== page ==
Saab Auto Signs Deal to Re-enter China; Spyker Soars

Saab Automobile will work with China Automobile Trading Co. Ltd. starting next year to distribute its cars, including the 9-5 sedan and 9-4X crossover, in the world’s largest automobile market.

The two have reached an agreement for Saab to return to China in July, the Trollhaettan, Sweden-based carmaker said in a statement today. Returning to China is part of Saab’s plan to return to profit and sell 120,000 cars globally by 2012.

General Motors Co., which sold the Swedish carmaker to Spyker in February, halted its imports of the Swedish brand into China and Russia in 2008 during the economic crisis. Saab plans for Chinese sales between 2,000 and 5,000 cars a year initially, and aims to add local production to increase deliveries to 50,000, the carmaker said in October.

“Long-term we have plans to make cars in China,” spokesman Eric Geers said today by phone. “First we must get volumes up there, we must have dealers and see demand rise.”

Spyker surged as much as 1.07 euros, or 33 percent, to 4.25 euros, the biggest intraday jump since Sept. 27, and traded at that level as of 2:58 p.m. in Amsterdam trading.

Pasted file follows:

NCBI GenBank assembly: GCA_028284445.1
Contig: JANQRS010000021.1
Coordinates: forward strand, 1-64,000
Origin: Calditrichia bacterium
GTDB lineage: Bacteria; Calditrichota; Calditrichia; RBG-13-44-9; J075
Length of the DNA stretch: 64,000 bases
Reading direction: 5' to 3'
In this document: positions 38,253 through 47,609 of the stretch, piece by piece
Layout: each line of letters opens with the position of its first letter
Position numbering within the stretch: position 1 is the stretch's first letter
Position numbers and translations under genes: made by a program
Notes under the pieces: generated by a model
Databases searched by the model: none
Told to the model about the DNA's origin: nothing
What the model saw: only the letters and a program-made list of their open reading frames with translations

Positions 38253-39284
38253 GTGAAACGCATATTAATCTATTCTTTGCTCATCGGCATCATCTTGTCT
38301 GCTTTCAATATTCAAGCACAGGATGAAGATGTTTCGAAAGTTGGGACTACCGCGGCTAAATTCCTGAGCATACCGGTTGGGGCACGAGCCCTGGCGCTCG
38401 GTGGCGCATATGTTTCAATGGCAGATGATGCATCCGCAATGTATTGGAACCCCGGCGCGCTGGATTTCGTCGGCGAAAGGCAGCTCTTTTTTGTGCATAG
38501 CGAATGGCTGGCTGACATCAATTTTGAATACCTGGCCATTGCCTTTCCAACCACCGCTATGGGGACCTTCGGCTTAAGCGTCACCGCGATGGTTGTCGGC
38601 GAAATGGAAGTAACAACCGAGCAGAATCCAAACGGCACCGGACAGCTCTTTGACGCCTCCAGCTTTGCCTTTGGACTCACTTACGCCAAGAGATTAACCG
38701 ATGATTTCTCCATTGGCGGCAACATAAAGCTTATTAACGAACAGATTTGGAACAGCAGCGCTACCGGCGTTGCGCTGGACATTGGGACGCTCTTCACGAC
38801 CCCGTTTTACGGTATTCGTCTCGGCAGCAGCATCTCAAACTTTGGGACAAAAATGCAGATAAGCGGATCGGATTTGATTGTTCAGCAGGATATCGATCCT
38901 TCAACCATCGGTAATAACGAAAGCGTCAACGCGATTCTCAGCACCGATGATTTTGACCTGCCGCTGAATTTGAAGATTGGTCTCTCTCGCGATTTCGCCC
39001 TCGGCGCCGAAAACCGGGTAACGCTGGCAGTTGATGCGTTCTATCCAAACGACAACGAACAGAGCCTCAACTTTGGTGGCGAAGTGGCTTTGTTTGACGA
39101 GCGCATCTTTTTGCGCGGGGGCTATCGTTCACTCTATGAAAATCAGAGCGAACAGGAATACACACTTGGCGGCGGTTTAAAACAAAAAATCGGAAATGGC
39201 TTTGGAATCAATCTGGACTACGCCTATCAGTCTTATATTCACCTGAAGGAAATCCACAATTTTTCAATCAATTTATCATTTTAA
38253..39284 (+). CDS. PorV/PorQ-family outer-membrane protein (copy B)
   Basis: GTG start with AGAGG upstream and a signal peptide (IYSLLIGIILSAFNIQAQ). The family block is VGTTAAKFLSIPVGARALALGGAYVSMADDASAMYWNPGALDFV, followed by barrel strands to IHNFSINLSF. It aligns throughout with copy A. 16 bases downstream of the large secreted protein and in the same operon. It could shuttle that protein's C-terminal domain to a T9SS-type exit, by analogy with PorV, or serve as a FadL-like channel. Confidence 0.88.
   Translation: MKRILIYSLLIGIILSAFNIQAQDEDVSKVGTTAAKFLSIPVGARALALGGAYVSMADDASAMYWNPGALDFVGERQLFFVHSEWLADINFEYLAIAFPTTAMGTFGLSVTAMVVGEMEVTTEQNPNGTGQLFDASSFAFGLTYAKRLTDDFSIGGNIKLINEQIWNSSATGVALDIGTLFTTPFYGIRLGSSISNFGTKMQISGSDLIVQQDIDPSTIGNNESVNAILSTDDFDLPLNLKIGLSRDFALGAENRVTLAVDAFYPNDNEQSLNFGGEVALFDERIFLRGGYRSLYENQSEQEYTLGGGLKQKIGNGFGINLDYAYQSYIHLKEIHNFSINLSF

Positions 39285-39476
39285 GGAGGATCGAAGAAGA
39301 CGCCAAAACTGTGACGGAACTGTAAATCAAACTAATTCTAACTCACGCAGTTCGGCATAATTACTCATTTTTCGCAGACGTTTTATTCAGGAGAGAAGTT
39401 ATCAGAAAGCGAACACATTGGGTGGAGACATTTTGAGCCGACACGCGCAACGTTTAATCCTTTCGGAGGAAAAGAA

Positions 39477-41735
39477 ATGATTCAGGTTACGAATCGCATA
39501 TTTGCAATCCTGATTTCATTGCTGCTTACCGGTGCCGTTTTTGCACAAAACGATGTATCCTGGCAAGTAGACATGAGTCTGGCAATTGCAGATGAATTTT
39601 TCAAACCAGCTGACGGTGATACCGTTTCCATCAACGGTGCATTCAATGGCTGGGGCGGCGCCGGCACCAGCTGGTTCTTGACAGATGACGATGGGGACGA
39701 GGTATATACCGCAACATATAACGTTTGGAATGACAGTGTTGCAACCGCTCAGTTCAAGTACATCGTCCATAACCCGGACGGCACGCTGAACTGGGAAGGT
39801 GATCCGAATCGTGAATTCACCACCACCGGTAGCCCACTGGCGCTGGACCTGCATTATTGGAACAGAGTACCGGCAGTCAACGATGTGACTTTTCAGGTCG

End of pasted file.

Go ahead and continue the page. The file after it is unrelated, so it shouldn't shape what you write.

Saab will initially have around 10 dealers in China, it said. It aims to complete the agreement with China Automobile Trading Co. in the first quarter.

China Automobile Trading Co., a state-owned company formed in 1993, has imported and sold more than 100,000 cars, including from Volkswagen AG, Chrysler Group LLC and Ford Motor Co., according to the Chinese-language version of its website. Saab sold 860 cars in China in 2008.

Saab said in October it was talking to a number of potential partners, including Beijing Automotive Industry Holding Co., which last December bought technologies from Saab for about $200 million.

--Ola Kinnander, Tian Ying. Editors: Chad Thomas, Kenneth Wong.

To contact the reporters on this story: Ola Kinnander in Stockholm at okinnander@bloomberg.net; Tian Ying in Guangzhou, China, via ytian@bloomberg.net.

To contact the editors responsible for this story: Kenneth Wong at kwong11@bloomberg.net; Kae Inoue at kinoue@bloomberg.net.

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